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Bluegrass

Fertilizing and Watering

Description & Characteristics Fertilizing and Watering Aeration and Dethatching Seeding and Propagation
 
 
Lawn Care Guide   Spring Lawn Care   Summer Lawn Care   Fall Lawn Care   Fertilization   Mowing   Aerating & De-thatching    Weeds and Insects    Grass Type Info

Warm Season Grasses
 Bahia  Bermuda  Carpetgrass
 Centipede
 Zoysia
Cool Season Grasses Bluegrass  Fine Fescue  Tall Fescue

Fertilizing

Bluegrass will thrive on a regular a fertilizing schedule. Many schedules call for three to four applications a year, an early Fall, late Fall, and mid Spring application are typically the best. Some schedules call for a summer application. My preference is to avoid summer applications for the cool weather grasses as there is a greater chance of fertilizer burn. Bluegrass requires 3-5 Pounds of Nitrogen per year in your applications. Another area to be careful of is to make sure that the Spring application is not too heavy as excess nitrogen will promote excessive shoot growth and potentially rob the lawn of more important root growth. To accomplish this you may want to apply fertilizer at the rate 1.5# per 1000Sq ft in September, 1.5# per 1000 Sq ft again in October and .5 to 1 # per 1000 Sq Ft in mid spring.  The use of a slow release fertilizer is preferable. Most any of the commercially available fertilizers will work well on your Bluegrass Lawn. It is important to make sure it is a "balanced" fertilizer for lawns such as a 27-4-6 or 20-5-15 as examples and that you take into account the amount of nitrogen required by your grass type. Read more on calculating precise application rates based on your lawns requirementshere.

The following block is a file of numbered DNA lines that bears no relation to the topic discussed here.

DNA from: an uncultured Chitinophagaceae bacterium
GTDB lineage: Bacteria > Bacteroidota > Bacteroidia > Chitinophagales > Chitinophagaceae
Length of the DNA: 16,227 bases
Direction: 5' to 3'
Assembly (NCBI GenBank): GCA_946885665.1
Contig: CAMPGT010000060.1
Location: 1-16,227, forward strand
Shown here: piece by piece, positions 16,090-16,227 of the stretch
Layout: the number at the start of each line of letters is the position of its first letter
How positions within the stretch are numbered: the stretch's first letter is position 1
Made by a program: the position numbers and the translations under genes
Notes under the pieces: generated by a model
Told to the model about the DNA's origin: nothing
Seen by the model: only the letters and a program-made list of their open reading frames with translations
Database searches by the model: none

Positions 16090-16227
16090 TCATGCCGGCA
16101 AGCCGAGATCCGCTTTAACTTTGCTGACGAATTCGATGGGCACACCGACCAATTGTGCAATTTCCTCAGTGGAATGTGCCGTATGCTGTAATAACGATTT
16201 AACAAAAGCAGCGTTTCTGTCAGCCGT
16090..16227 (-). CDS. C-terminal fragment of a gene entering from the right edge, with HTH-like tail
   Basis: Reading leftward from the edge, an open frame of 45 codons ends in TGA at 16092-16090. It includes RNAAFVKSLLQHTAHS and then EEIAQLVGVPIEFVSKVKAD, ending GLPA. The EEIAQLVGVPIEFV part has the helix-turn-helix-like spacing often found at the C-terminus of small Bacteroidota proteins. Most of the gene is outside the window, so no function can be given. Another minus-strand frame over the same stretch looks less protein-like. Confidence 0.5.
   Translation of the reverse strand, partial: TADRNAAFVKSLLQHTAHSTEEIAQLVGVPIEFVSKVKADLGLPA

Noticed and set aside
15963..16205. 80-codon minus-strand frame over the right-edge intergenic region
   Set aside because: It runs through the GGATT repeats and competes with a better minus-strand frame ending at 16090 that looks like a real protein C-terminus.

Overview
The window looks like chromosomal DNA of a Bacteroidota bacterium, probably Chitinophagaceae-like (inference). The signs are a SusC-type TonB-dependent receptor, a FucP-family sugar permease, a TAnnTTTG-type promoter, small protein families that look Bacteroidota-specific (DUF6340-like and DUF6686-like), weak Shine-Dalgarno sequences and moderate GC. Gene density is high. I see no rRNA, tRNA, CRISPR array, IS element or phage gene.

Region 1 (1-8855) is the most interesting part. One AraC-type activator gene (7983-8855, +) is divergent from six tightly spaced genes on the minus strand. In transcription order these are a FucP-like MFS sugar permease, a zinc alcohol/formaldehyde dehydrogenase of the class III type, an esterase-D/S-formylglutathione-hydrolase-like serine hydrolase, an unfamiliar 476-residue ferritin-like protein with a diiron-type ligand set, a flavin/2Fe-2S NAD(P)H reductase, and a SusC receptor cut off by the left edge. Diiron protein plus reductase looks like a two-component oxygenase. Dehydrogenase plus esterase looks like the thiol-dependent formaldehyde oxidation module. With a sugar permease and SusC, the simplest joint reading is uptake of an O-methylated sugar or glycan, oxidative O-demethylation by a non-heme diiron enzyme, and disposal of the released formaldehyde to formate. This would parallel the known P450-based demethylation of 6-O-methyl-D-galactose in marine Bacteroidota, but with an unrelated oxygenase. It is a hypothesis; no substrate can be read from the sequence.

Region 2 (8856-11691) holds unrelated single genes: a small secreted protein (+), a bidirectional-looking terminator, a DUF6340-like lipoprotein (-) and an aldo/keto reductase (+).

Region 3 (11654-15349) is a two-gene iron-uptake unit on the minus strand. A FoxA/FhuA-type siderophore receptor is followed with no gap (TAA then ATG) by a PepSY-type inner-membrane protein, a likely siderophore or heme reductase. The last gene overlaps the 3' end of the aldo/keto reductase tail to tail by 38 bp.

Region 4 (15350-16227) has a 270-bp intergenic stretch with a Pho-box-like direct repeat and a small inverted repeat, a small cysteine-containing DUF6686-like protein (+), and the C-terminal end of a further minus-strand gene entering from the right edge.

There are varieties of fertilizer that include pre-emergentís or weed killer. My inclination is not to use these unless I know there is a specific problem for my lawn and even then, I prefer to spot treat the problem if at all possible. Pre-emergentís do work well but it is not advisable to use them if you plan on seeding a new lawn or over seeding any sections. Bluegrass is weed resistant once it is well established, chiefly because it forms a dense weave as the rhizomes spread and interleave with each other.

 

Nitrogen application of 2-4 Pounds per 1000Sq Ft for Improved (includes A-34, Adelphi, Baron, Glade, Sydsport, Touchdown and Victa) and 1-2 Pounds per Square Foot for Common Bluegrass (includes Kenblu, Park and South Dakota ) is the annual recommended Nitrogen application rate. (See my section on Fertilization for an explanation of how this translates into the fertilizer you are using). Since Bluegrass prefers a more Alkaline Soil the use of lime is also recommended. Most experts recommend that you have your soil tested to determine how much lime to add. Most of us are reluctant to go to that extreme; in that case the recommendation is to use 25-40# of granular lime per 1000Sq Ft Once per year. Lime can be applied at any time but my preference is to apply it after aerating and fertilizing.

 

Watering

 

Bluegrass is not a drought resistant lawn and it does require regular watering. The consensus is that Bluegrass does best when it is watered as required. The best way to gauge when to water a Bluegrass lawn is by the condition of the soil. It should be moist but not soggy. If is dry then you should water. Bluegrass does have the capability to go dormant during times of sever drought but it is not recommended that you let it go completely dormant. Watering at least once a week will help keep the lawn healthy so that insects and weeds cannot get a foothold.

 

General recommendations for Turf lawns the recommend that they receive a minimum of 1-2 inches of water a week, more watering will produce a healthier, better looking lawn.